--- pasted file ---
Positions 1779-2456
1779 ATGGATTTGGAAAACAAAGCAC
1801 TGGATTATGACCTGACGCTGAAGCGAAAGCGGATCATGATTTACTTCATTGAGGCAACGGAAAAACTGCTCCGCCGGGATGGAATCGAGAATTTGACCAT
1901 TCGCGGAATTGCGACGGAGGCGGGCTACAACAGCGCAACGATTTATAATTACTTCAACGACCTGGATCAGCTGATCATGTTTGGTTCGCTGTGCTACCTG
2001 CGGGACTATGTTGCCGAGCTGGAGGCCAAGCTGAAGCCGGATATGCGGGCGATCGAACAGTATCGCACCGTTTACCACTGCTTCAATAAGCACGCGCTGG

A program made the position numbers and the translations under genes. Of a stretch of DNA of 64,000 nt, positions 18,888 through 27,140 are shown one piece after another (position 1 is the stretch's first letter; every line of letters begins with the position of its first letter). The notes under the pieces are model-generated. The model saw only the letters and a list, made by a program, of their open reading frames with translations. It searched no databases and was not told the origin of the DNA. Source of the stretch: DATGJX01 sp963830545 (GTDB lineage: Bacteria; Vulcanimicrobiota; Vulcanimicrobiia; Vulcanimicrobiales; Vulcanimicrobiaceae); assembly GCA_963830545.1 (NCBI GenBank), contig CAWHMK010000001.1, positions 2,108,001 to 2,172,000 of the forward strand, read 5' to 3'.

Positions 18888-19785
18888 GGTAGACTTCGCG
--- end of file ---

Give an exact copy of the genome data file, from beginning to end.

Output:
Positions 1779-2456
1779 ATGGATTTGGAAAACAAAGCAC
1801 TGGATTATGACCTGACGCTGAAGCGAAAGCGGATCATGATTTACTTCATTGAGGCAACGGAAAAACTGCTCCGCCGGGATGGAATCGAGAATTTGACCAT
1901 TCGCGGAATTGCGACGGAGGCGGGCTACAACAGCGCAACGATTTATAATTACTTCAACGACCTGGATCAGCTGATCATGTTTGGTTCGCTGTGCTACCTG
2001 CGGGACTATGTTGCCGAGCTGGAGGCCAAGCTGAAGCCGGATATGCGGGCGATCGAACAGTATCGCACCGTTTACCACTGCTTCAATAAGCACGCGCTGG

A program made the position numbers and the translations under genes. Of a stretch of DNA of 64,000 nt, positions 18,888 through 27,140 are shown one piece after another (position 1 is the stretch's first letter; every line of letters begins with the position of its first letter). The notes under the pieces are model-generated. The model saw only the letters and a list, made by a program, of their open reading frames with translations. It searched no databases and was not told the origin of the DNA. Source of the stretch: DATGJX01 sp963830545 (GTDB lineage: Bacteria; Vulcanimicrobiota; Vulcanimicrobiia; Vulcanimicrobiales; Vulcanimicrobiaceae); assembly GCA_963830545.1 (NCBI GenBank), contig CAWHMK010000001.1, positions 2,108,001 to 2,172,000 of the forward strand, read 5' to 3'.

Positions 18888-19785
18888 GGTAGACTTCGCG